Fuel Polish MS 400

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davidla

Veteran Member
Joined
Jul 9, 2023
Messages
55
Vessel Name
Shady Lady
Vessel Make
Main ship Trawler 400
Hi,
One of the recommendations from my recent survey for purchase (signed a contract btw). Was to clean the fuel tanks as boat has been sitting for awhile.
Has anyone set up a fuel polish system between the port and stardboard tanks using the cross over? I will be getting a service with new filters etc but would still like to consider a polish.
If so could you publish the details.
Thanks and regards,

David
 
If the tanks are really dirty you would be better served by hiring a service to come clean the tanks and fuel. Most onboard polishing systems do not develop enough volume and flow to clean a dirty tank. They can help keep it clean once it has been cleaned.
 
Thanks, not sure if such a service exists here but will find out.
 
They would likely put inspection ports into the tanks and pump the fuel out, filter it and return it to the tank with enough force to dislodge any debris in the tank and then suck the debris up and filter it out. No onboard polishing system has enough flow and force to do that.
 
I suspect this is a boilerplate recommendation.

Fuel gets polished as soon as you start operating. Your regular filters and separators *should* be able to deal with it, but extra vigilance is called for.

I'd be particularly alert for water early on, and crud the first time you're out in rough conditions.

The last boat I bought had been very lightly used and then ashore for several years when I bought it. I went through two fuel filters running the old fuel down, then cleaned the bowls and assemblies, and it's been clean since.

It makes more sense to me to spend your time and money on making sure the primary filtering system is in top shape rather than installing a separate polishing system. There are lots of threads here on that. Vacuum gauges and switchable filters allow you to recognize and deal with a clogged filter. It shouldn't be a show stopper.

And congrats!
 
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Here`s one:https://www.mobilemarineservice.com.au/about-us. I know nothing about them, it looks expensive. Maybe the surveyor knows someone.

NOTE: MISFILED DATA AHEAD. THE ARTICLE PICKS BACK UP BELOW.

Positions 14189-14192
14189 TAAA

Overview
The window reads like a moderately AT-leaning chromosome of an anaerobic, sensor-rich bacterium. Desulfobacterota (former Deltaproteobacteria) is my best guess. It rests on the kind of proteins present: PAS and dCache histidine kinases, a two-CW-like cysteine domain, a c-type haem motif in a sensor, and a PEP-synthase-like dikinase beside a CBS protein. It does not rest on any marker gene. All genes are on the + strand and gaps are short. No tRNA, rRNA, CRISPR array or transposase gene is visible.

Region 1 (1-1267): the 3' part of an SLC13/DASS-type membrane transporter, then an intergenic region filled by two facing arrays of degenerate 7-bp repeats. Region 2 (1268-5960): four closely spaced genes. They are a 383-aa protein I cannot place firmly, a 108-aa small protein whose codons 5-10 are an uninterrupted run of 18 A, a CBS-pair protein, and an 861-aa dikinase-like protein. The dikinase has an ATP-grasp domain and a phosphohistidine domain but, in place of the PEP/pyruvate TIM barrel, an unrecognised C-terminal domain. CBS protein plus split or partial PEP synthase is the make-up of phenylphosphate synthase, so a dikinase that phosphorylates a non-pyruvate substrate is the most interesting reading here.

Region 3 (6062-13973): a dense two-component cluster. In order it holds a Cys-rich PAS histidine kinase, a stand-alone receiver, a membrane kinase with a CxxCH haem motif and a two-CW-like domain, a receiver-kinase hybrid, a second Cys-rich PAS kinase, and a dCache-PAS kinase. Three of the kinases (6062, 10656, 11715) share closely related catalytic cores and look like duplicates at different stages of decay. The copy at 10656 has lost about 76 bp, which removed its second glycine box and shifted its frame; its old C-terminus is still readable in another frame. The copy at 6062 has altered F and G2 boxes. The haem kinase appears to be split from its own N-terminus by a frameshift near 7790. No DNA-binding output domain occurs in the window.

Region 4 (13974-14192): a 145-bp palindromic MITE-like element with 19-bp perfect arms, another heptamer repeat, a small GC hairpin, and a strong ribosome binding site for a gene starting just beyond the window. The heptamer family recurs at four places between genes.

The muck is likely on the bottom of the tank so has to get stirred up, a filtration system won`t do that. When my boat was delivered Melbourne>Sydney the guys took extra filters, changed once en route, it arrived with flat pieces of black crud sitting in the glass bowls of the filters. Did an oil change, no recurrence.
 
For what it's worth, another MS owner made the point that the fuel feed connection is at the bottom on the tank, aft end, and not a dip tube like other boats. His theory is that the fuel is constantly being polished by running the engines because it is picking up fuel and anything else on the bottom of the tank and constantly running it through the filters. Thus the fuel stays pretty clean as long as you change the filters.

When I bought my 400 I looked into having the fuel polished but there are no inspection hatches and access to the tank is limited to the top where the float gauges are bolted on. There isn't much room there, so the company I talked to wanted to cut hatches to do the job. I don't know how they would have room on my boat as I have twins and the tanks are blocked by the engines. With a single it may be easier.

In the end, I opted to just go ahead without polishing and after almost 5 years have had no issues. The fuel seems to stay clean with the existing setup.
 
We have a on board fuel polishing system, but if the boat had been setting for two or three years I would definitely suggest a fuel polishing service the volume of fuel they run can not be compared to what you can get with your standard onboard system. You need the high volume to clean the tank.